Meteor Crater Experiment

09/25/2006 - 11/01/2006
Project Location
Meteor Crater, Arizona


Meteor Crater Experiment (METCRAX) is a NSF research program to investigate the structure and evolution of temperature inversions or cold-air pools that form on a daily basis in topographic basins and valleys. One phase of this research will be a one month long field experiment to be conducted in October 2006 in Arizona's Meteor Crater; a simple, near-ideal, topographic basin formed by the impact of a meteor. In this basin, the physical processes leading to the buildup and breakdown of temperature inversions and the formation of atmospheric seiches (atmospheric oscillations in the basin caused by wind disturbances at the basin crest) can be studied without the complications introduced by more complex topography.




ISS Operations for Metcrax


ISS Operations for Metcrax


  • September 10th, 2006 - setup begins
  • September 25th, 2006 - initial measurements for determination of optimum sensor heights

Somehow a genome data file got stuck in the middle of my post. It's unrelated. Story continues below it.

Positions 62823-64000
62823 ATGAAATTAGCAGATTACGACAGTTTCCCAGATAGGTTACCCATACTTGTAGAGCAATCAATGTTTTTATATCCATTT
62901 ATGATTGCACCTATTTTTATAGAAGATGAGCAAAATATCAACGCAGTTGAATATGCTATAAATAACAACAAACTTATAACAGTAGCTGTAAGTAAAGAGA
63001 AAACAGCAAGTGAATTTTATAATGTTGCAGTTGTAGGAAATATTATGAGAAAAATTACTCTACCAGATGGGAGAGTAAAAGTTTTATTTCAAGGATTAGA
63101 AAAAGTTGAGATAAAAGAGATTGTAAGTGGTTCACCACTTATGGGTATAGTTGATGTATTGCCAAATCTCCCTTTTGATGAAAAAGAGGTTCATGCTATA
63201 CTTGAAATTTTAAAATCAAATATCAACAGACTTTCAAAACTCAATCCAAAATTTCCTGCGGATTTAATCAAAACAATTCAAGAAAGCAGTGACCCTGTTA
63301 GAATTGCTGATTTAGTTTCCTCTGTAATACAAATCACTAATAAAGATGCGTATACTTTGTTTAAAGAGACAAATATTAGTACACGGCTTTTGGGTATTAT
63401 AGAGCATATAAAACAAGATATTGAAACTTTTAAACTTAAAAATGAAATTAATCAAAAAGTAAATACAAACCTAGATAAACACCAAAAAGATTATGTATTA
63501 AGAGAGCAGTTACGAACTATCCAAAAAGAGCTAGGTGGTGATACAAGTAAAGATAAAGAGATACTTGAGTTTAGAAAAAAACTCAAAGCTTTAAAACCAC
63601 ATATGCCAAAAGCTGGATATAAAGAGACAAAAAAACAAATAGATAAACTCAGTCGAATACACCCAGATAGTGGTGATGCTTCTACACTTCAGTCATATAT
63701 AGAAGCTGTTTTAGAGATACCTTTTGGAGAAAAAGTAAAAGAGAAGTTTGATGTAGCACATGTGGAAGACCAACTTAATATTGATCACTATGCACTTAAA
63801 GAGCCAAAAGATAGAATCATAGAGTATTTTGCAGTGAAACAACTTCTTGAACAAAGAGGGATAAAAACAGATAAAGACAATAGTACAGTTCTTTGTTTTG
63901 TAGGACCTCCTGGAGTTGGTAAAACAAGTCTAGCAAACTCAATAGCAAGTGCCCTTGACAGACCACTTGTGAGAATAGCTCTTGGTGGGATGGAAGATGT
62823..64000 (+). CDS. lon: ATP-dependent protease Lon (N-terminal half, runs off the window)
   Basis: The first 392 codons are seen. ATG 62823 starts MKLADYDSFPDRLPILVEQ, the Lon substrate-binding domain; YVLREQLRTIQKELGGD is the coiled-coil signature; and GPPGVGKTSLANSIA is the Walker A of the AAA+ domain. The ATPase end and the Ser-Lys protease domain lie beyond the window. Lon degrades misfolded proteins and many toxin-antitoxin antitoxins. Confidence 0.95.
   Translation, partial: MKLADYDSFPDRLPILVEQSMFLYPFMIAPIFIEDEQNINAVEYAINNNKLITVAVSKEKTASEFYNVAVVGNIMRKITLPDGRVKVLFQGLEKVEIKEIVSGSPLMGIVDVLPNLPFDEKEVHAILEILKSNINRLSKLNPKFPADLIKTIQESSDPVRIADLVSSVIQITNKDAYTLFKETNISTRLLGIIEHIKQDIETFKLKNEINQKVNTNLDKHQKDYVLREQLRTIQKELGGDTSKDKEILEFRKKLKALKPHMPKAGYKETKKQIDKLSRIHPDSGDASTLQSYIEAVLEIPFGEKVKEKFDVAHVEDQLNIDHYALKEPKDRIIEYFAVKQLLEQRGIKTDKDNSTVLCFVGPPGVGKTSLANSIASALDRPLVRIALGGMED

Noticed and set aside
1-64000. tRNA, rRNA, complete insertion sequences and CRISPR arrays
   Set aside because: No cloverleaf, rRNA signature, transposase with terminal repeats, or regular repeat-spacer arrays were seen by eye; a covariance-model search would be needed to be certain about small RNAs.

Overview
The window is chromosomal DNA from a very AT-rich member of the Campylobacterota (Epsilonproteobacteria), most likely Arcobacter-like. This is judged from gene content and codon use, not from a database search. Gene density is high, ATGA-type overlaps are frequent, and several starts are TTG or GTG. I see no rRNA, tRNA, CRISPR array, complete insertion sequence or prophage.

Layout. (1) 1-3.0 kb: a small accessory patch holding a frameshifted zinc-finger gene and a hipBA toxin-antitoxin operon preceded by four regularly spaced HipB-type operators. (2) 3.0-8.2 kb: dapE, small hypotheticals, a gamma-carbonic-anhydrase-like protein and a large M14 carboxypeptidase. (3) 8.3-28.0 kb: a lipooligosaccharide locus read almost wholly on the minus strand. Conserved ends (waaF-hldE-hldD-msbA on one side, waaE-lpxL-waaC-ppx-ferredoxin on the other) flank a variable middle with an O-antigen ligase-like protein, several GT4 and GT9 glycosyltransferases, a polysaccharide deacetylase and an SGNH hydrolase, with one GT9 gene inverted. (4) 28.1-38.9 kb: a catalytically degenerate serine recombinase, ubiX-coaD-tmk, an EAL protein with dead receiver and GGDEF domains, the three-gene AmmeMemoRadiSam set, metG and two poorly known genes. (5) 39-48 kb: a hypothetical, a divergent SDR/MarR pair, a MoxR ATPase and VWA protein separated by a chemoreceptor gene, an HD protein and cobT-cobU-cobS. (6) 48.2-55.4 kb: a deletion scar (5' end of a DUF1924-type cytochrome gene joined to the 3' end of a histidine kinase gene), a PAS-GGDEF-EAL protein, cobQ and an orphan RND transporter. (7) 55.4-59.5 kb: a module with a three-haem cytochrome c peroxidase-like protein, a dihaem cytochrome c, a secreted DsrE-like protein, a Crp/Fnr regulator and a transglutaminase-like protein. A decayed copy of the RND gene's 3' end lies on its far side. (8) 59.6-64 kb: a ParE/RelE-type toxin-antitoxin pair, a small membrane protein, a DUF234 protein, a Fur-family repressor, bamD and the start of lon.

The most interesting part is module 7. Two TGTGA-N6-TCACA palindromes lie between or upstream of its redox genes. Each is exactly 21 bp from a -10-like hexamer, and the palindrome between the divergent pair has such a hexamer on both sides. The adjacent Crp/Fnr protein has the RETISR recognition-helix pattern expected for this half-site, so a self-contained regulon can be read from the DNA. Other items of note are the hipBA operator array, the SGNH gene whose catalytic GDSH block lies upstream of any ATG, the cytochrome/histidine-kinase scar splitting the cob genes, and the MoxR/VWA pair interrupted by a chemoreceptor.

• October 1st, 2006 - operations
  • November 1st, 2006 - tear-down

ISFF Measurement Sites

Site Details
site abbrev.

latitude (degN)

longitude (degW) altitude (m) slope azimuth (degTrue) slope angle (deg) structure hardware power load PV panels comms storage
southwest SODAR sw

35.01033 (35.0103)

111.03883 (111.0388)

1697 1697* [1697] (1697)


10m PAM tripod, rad stand

16W, 30AH/day (w/o LICOR), AC generator

EtherAnt wifi, 4GB pen drive

crater rim Barringer Pt rim 35.02945 (35.0295) 111.02915 (111.0292) 1751 1744* [1745] 1745.5** (1744)     10m PAM tripod, rad stand 28W, 52AH/day, 2x65W, 1x30W EtherAnt wifi, 4GB pen drive
west slope upper wu 25.02745 (35.0274) 111.02689 (111.0270) 1605 1602* [1604] (1609) 98 (87) 21 (22) 20' Aluma, rad stand 34W, 64AH/day, 6x65W, 3x30W EtherAnt wifi, Xbee, 60Gb pocketec
west slope lower wl 35.02736 (35.0272) 111.02548 (111.0255) 1575 1572* [1573] (1572) 113 (69) 5.4 (4) 30' Rohn, rad stand 34W, 64AH/day, 6x65W, 3x30W EtherAnt wifi, XBee, 60Gb pocketec
crater floor profile tower, radiation tower flr 35.02800 (35.0280) 111.02277 (111.0225) 1565 1564* [1564] (1563)     2 30' Rohn, rad stand 38W, 72AH/day, 8x65W, 4x30W, 35W H2 fuel cell EtherAnt wifi, 60Gb pocketec
east slope lower el 35.02731 (35.0272) 111.01977 (111.0198) 1575 1572* [1574] (1572) 265 (265) 6.5 (7) 30' Rohn, rad stand 34W, 64AH/day, 6x65W, 3x30W EtherAnt wifi, XBee, 60Gb pocketec